Youngest son Daniel has got a job in the kitchen at Whitmuir and started on Saturday, working right through to Monday, and then every second weekend after that, he was exhausted after his first day. But he is a natural and is getting on really well and will be earning his own money, yay!

Corydalis malkensis in the alpine troughs at home

Monday, what can I say, it snowed all day! There was a large dose of can't be bothered, lethargy and wanting to hibernate, though I did manage to write two and a half blog posts and other admin type stuff. Our day off on Tuesday and the weather was heavy rain, heavy skies and a heavy cold for me - meh! After my hair appointment in the morning (Quirky Birds like to feel and look their best) David and I headed to the restoration yard for lunch. Sadly too wet for a walk in the country park, but we did enjoy a lovely lunch and some shopping before heading home to chill on the sofa.


Detail of a lampshade at the Restoration Yard

A rainy view from the Restoration Yard cafe

Mint and cucumber water and Cuddybridge Apple
 juice at the Restoration Yard

Colourful stools at the Restoration Yard

I should be ill more often, David cooked a lovely bacon, new potato,
mushroom and blue cheese salad for dinner

So that was our week, more winter than spring and a nasty cold to boot. Hope your week is warmer and you can get out in the garden. Happy gardening!




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 If you to see whats new and looking good at the nursery like our Facebook page
                                                         Quercus Garden Plants


Find out more about the nursery here - our web site: www.quercusgardenplants.co.uk


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Monday, 2 April 2018

Book Review - RHS Botany for Gardeners

My latest read from my book mountain waiting to be read

It never does any harm to go back and remind yourself of the basics every now and then, after all it is 30 years (gulp) since I studied botany in amongst everything else at college. I saw this book recommended on another garden bloggers post (thanks Jo at Edinburgh Garden Diary) and thought I should give it a read.

"The Art and Science of Gardening Explained" is not only a reference book for anyone interested in botany, how plants grow and there for why we garden in certain ways but also a beautifully illustrated book to dip in and out of. Being able to understand how certain things affect the growth and well being of plants helps improve performance and obtains better results and this book certainly helps even a complete beginner understand these basic principles.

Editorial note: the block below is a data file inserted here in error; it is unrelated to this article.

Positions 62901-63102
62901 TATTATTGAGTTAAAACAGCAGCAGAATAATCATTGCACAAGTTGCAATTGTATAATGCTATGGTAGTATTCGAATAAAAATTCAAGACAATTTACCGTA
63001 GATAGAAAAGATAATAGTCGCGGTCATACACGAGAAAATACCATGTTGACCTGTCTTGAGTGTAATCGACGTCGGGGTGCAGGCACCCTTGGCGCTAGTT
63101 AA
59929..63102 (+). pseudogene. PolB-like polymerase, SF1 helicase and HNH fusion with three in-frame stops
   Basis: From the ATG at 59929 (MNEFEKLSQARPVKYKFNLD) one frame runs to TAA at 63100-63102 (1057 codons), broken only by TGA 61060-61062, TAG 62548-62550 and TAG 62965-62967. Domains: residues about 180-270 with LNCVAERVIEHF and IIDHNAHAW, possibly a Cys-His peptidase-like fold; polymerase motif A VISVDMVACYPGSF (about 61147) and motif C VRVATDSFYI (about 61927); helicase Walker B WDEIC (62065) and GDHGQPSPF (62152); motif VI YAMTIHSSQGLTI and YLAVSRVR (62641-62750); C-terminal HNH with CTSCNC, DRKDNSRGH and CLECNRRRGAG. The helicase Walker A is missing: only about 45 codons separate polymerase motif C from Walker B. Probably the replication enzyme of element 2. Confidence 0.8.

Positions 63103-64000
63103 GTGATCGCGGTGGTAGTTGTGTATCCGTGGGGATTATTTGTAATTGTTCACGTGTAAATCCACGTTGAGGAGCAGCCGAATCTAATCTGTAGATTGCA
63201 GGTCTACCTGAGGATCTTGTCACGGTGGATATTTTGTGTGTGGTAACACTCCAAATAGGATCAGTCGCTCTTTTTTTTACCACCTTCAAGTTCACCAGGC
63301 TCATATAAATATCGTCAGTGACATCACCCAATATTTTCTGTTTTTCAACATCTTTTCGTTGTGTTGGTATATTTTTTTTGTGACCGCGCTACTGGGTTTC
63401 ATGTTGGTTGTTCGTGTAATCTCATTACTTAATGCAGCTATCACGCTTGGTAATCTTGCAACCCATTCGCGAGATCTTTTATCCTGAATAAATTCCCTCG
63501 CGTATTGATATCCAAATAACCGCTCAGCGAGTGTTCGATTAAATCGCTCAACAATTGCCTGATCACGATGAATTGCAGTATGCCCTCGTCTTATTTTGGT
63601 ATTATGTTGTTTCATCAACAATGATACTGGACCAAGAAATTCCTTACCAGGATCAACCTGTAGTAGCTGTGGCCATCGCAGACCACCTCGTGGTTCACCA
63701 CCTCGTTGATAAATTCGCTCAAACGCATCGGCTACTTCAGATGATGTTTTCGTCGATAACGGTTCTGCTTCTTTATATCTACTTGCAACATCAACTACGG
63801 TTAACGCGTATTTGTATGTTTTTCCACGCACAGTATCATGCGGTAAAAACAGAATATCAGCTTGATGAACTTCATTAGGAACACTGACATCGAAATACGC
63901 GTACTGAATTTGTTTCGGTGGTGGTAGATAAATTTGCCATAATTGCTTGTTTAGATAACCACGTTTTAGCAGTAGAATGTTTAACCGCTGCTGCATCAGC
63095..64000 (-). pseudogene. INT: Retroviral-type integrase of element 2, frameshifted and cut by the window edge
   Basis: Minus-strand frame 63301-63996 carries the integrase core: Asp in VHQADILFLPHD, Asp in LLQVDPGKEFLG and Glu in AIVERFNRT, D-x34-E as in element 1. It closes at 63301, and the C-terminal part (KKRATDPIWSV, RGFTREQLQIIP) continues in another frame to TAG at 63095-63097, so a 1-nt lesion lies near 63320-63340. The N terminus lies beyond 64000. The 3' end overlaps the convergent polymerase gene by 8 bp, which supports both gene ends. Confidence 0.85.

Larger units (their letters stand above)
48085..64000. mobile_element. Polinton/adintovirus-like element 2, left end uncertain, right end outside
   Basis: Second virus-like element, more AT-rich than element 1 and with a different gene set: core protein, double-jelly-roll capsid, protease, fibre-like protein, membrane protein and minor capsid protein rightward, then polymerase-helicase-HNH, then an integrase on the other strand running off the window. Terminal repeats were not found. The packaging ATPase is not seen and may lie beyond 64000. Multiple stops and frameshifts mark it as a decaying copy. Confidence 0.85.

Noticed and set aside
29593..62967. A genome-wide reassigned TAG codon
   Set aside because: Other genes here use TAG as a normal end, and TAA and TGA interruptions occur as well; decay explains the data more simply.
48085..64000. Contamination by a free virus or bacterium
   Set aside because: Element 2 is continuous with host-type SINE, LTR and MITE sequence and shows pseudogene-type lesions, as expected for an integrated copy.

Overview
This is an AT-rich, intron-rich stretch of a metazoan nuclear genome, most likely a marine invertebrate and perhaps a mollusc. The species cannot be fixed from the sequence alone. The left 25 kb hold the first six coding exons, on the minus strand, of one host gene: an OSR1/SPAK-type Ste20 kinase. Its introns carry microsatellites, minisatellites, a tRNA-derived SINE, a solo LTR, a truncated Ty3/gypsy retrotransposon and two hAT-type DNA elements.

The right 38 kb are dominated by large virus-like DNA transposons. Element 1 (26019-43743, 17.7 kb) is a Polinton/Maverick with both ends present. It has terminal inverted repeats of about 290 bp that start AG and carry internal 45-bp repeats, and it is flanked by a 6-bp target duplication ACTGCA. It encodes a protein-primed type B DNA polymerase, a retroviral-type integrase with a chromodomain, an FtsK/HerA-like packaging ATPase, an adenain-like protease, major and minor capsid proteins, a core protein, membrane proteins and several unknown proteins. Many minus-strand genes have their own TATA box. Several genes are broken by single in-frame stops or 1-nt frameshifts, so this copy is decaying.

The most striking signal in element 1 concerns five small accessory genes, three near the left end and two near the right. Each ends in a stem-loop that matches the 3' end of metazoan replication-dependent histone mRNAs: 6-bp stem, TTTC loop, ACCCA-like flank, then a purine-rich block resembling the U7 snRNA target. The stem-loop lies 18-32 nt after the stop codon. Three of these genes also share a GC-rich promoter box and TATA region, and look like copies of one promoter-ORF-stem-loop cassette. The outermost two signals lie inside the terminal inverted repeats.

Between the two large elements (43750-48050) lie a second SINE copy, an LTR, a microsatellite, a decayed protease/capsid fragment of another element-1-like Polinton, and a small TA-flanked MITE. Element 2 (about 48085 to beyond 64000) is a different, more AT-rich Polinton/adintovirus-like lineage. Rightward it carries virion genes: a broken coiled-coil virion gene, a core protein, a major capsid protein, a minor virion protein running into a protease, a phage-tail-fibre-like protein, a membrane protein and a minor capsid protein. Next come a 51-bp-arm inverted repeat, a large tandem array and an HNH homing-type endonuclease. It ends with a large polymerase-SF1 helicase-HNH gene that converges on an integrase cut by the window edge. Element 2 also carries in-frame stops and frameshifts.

The book is beautifully illustrated through out with botanical prints and clear diagrams illustrating each subject in an easy to understand layout. Subjects are in well laid out chapters and with information in bite sized chunks that the gardener can then take outside into the garden and apply this knowledge to every day gardening practice. The book takes us right through from the very simplest of organisms, lichens, mosses and ferns to complex flowering plants, structure, cultural influences, pests, diseases and influential people in botany. 



RHS Botany for gardeners is ideal for any one beginning to study botany or a gardener who wants some back ground knowledge and is interested in why plants are what they are and what they need to get the best out of them. It's easy to understand and straight forward text makes for great reading with out being bogged down in technical terms and science. You could dip in and out as you please or read it from cover to cover on a few winter evenings, when we can't get anywhere near the garden. Considering the amount of illustration and content I think it's well priced and a handy size too for comfortable reading. It certainly refreshed my memory of distant botany classes and all that information that was lurking in a dark, dusty corner of my brain.



Available through book shops and online book sellers, or if like me you frequent second hand book shops, you may be lucky to find one.


RHS Botany for Gardeners: The Art and Science of Gardening Explained & Explored Hardcover – 7 Oct 2013 by Geoff Hodge

ISBN -13 978-1845338336

£14.99




Previous book reviews:

Gardens in Time and Space by Piet Oudolf and Noel Kingsbury

The Well Tempered Garden by Christoher Lloyd 

Hummelo by Piet Oudolf and Noel Kingsbury



If you are interested to see what else is on my garden book shelves have a look at this blog
My Gardening book shelves. Happy reading!





If you want to find out what's been happening in our garden at home like our Facebook page 
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                                                         Quercus Garden Plants


Find out more about the nursery here - our web site: www.quercusgardenplants.co.uk


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Feeling like winter will never end

Blue sky!!!

Despite the weather I am making progress, by the end of Thursday the only bit of the nursery and gardens still to have its spring tidy up is the stock beds and its borders, yeh! Raking the leaves off  the bankings above and below the herb garden was good warm work on a cold Thursday as was barrowing down the rest of the compost for the herb garden. It was a relief to have the water system defrost so I could water the plants in the sales area, which sounds odd considering how much snow we have had. The very cold strong winds we've had over the past week or so have really dried out some plants and it was crucial to get water into them as soon as the compost and water system and defrosted.

The herb garden before tidying